Traditional Hawaiian Tapa Tribal Print, Brown Black, and Cotton Fabric
One of the Hawaii tapa sleeping sheet artworks, it is known as Traditional Hawaiian Tapa Tribal Print, Brown Black, and Cotton Fabric. The materials used in making this specific object include a pure mixture of Dobby cotton fabric, print cotton fabric, ivory, and lava cloth (Hermkens, 2013). As the name suggests the paints, which are basically the colors used in making them include brown-black and white color paints. The size of the image is 1000 by 1000. Traditional Hawaiian Tapa Tribal Print, Brown Black, and Cotton Fabric originated from the Pacific Ocean primarily in Tonga, Fiji, and Samoa. Initially, it was called backcloth and later its name changed to traditional Hawaiian tapa tribal print. Traditional Hawaiian Tapa Tribal Print, Brown Black, and Cotton Fabric is made primarily from the trees of the Moraceae family. The materials are derived through beating sodden strips of the fibrous inner bark of the Moraceae trees into sheets which are then finished into making a complete sleeping sheet.
Traditional Hawaiian Tapa Tribal Print, Brown Black, and Cotton Fabric was used to represent the culture of different communities especially the Tongan. The fabric was not only used in making the sheets but also in making clothes that represent the culture. Some of the communities in Hawaii are reviving the practice by putting the Traditional Hawaiian Tapa Tribal Print, Brown Black, and Cotton Fabric tapa sheet into use. Today, the Traditional Hawaiian Tapa Tribal Print, Brown Black, and Cotton Fabric is present in a various museum in Hawaii but with different texture and look as compared to the ones made in the past. The present material is soft, thick slightly textured fabric since it is not made by the tree bark. Historically, the Traditional Hawaiian Tapa Tribal Print, Brown Black, and Cotton Fabric were being used for home use. However today the material is used for home furnishings such as curtains, upholstery, slipcovers, and drapery. The Traditional Hawaiian Tapa Tribal Print, Brown Black, and Cotton Fabric was considered a home fashion during the 1940s and 1960s.
South Pacific Island tapa hand-painted mounted on board vintage original Polynesian art
The object is known as South Pacific Island tapa hand painted mounted on board vintage original Polynesian art. The materials used in making these object include tapa cloth, pieces of plywood and different types of painting. The size of the image is 12 by 12 and it is an example of beautiful Polynesian art (Lehman, 2012). The colors that are present in these object are cream, black, and orange. Each color has its hidden meaning. Therefore, the object has its meaning to the people of Hawaii Pacific art. The south pacific island tapa-sleeping sheet was introduced from Southwest Asia during the migration. During the period, the bark of the tree is what was being used to make the South Pacific Island sheets. As time goes by different materials were introduced in making the south pacific island tapa sleeping sheet. Some of the materials which were added include painting materials such as brown paint from the Koka tree. The paint was to be rubbed over the sheet allowing the paint to stick permanently. Applying different colors on the sheet was to achieve the desired color and pattern. The South Pacific Island tapa hand painted mounted on board vintage original Polynesian art is found at the Ocan side museum of art. Places such as Tonga, people are considered to be poor however much money they might seem to have if they do not offer the stock of South Pacific Island sheet to donate to at any life events such as funerals and marriages. When the South Pacific Island tapa hand painted mounted on board vintage original Polynesian art is donated to a family by a chief or from the royal family then the sheet is treated more valuable.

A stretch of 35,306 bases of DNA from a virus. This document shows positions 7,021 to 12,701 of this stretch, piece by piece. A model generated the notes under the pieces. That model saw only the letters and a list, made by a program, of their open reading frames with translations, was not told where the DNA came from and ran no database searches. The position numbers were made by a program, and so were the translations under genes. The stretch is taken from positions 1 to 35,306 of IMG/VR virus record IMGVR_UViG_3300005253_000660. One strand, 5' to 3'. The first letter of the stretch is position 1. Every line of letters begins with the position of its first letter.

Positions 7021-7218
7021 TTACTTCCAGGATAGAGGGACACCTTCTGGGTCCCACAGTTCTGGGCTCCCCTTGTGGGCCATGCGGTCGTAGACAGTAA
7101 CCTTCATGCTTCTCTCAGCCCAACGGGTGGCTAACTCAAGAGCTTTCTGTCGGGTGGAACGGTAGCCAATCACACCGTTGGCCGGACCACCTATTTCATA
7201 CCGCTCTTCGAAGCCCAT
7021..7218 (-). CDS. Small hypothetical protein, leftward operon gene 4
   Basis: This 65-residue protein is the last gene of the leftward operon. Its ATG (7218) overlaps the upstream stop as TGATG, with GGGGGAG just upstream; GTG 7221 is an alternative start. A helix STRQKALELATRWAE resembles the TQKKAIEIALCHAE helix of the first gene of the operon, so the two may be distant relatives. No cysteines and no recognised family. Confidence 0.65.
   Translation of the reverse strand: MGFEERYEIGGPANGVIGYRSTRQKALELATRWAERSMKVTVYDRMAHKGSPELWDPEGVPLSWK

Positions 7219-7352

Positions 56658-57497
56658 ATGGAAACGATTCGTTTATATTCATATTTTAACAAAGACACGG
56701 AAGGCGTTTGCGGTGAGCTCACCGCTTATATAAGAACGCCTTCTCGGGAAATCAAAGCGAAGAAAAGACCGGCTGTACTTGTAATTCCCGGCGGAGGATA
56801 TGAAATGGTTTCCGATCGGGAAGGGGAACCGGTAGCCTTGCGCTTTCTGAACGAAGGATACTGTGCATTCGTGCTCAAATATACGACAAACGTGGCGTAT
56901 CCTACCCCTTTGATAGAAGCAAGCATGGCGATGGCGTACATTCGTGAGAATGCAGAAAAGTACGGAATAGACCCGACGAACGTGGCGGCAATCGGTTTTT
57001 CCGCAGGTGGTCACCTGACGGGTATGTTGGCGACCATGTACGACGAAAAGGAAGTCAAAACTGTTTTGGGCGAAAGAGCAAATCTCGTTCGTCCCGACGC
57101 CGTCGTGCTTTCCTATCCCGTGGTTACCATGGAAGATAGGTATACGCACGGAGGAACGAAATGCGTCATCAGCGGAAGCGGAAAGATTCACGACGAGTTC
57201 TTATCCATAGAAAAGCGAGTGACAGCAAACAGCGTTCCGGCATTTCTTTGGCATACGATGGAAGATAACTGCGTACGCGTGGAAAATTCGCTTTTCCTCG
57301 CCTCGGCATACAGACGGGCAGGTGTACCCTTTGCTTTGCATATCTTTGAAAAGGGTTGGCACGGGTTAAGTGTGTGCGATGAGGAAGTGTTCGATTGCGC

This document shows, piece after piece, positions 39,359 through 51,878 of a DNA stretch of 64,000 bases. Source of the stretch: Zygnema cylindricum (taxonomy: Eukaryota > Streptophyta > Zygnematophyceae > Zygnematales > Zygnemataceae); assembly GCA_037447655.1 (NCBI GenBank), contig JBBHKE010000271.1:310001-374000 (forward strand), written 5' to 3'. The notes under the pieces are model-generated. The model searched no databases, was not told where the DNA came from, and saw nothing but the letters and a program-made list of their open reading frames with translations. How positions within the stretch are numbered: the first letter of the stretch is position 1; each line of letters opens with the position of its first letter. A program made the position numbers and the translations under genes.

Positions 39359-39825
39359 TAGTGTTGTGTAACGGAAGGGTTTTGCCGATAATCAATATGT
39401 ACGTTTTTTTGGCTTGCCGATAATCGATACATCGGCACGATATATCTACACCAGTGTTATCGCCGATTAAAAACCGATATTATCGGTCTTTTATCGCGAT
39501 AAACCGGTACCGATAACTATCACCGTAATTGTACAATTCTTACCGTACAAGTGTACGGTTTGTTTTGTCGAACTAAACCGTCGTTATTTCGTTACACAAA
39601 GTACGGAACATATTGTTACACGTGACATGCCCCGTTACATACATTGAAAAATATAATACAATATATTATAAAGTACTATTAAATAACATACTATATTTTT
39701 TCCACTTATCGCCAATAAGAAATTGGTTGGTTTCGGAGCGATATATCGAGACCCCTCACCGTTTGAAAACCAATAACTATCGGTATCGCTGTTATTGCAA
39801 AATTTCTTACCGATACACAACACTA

The South Pacific Island tapa hand painted mounted on board vintage original Polynesian art is very important since it is used in very expensive functions such as ceremonial masks in Papua New Guinea. The most of all the sheet is used to wrap the sacred objects, for example, God staffs in the Cook Islands. In the past, the South Pacific Island sheets were used for clothing and for sleeping purposes. However, today lots of changes have been made in the manufacturing of South Pacific Island sheets such as a change in materials such as cotton and texture. The initial South Pacific Island sheet had weak tissues that were making the sheets to lose its strength when it was wet. However, the present South Pacific Island sheets are hard and strong and not easy to fall apart because they are made of cotton and other materials that are strong as compared the ones used in the past. Both men and women were capable of making South Pacific Island sheet since they had the materials required in making the sleeping sheet. Women were good at decorating the sheets while men were good in producing the strong sheets. Unlike in the past when the South Pacific Island materials were used in making sheets alone, today the materials are also used in making blankets.
Hermkens, A. K. (2013). Engendering Objects: Dynamics of Barkcloth and Gender among the Maisin of Papua New Guinea. Sidestone Press.
Lehman, A. M. (2012). Assessing the impacts of gene flow between endemic Hawaiian cotton, Gossypium Tomentosum, and two commercial cotton species (Doctoral dissertation, [Honolulu]: [the University of Hawaii at Manoa], [December 2012]).
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